India has signalled it intends to create a digital version of its currency.
The Lok Sabha – the lower house of India’s Parliament – last week issued a bulletin [PDF] listing bills it will consider in its next sitting.
The bulletin lists “The Cryptocurrency and Regulation of Official Digital Currency Bill, 2021” and says its purpose is: “To create a facilitative framework for creation of the official digital currency to be issued by the Reserve Bank of India.”
“The Bill also seeks to prohibit all private cryptocurrencies in India,” the bulletin says.
Text of the draft bill has not yet been published, but the bulletin offers on more nugget of information about its content by saying “it allows for certain exceptions to promote the underlying technology of cryptocurrency and its uses.”
Such exceptions would accord with Indian prime minister Narendra Modi’s 2020 remarks that blockchain is an opportunity for India and assuage concerns at India’s big services companies as all offer blockchain consulting.
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But absent a draft and therefore a definition of “private cryptocurrencies” and what prohibition would mean, just what the bill intends is uncertain.
Also undefined is the role of a national digital currency. India’s Reserve Bank has already expressed interest in such a project. Over 700 million India citizens possess smartphones that could conceivably run an e-wallet application, so the project has a large potential user base.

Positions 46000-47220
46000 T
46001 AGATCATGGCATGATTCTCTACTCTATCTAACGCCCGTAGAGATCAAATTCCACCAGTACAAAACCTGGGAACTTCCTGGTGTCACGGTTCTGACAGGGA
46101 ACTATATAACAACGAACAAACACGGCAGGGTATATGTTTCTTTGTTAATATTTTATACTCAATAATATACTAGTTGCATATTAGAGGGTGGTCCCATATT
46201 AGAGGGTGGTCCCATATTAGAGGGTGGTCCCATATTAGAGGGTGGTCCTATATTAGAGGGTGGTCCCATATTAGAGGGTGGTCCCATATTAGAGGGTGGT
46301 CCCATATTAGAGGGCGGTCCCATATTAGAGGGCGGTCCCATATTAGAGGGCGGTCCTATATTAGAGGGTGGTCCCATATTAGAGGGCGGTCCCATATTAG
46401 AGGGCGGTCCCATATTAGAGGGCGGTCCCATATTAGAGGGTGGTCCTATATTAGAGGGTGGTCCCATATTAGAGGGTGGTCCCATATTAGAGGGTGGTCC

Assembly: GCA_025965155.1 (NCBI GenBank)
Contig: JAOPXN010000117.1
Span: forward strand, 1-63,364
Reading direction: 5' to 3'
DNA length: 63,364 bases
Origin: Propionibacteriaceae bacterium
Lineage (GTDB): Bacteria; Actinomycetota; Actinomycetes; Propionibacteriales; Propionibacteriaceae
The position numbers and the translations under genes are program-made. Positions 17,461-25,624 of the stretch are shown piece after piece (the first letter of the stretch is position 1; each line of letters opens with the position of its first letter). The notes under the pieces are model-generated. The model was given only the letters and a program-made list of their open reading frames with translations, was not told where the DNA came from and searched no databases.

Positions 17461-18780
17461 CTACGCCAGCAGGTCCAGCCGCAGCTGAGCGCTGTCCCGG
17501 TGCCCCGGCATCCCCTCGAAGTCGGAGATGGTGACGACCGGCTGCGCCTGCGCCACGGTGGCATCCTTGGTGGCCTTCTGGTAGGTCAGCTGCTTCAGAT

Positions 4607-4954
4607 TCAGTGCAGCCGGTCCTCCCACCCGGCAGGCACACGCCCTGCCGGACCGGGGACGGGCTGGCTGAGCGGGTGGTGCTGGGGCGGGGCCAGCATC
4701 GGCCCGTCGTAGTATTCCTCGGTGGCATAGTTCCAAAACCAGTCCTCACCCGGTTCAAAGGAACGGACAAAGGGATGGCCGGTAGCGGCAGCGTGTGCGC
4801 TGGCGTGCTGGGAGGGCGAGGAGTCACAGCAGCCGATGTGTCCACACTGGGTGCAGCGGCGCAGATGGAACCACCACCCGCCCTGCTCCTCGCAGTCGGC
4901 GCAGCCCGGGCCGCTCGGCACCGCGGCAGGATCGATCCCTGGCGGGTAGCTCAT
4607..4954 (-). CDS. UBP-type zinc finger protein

India also has a good reason to digitise more transactions – a meagre income tax base that it tried to improve with new electronic tax return filing facilities introduced in 2020.
But the nation also has recent history of strong public opposition to policies that mess with money. In 2016 the nation withdrew large-denomination bills in an attempt to flush out un-taxed assets and cut down on black economy transactions. India’s government hoped that making cash less convenient would result in greater adoption of electronic transactions, but growth was modest. While tax receipts did increase, they did so at rates that had previously been achieved when large bills were in circulation.
Also in India over the weekend, the government cut internet access in cities that saw large and vociferous protests by farmers unhappy with new laws that liberalise wholesale trade in agricultural goods.
We restate — these continuing internet shutdowns are against democratic norms of peaceful assembly and protest. Earlier this week we joined with @fsmi_in and @SFLCin to condemn them and ask that they be immediately revoked. https://t.co/ElBCc4dbMD
— Internet Freedom Foundation (IFF) (@internetfreedom) January 30, 2021
The cuts meant that even the outskirts of Delhi, the nation’s capital city, were sent back to the 2G age as a measure intended to stop the spread of misinformation. Critics say the cuts were more about making it hard for protestors to organise. ®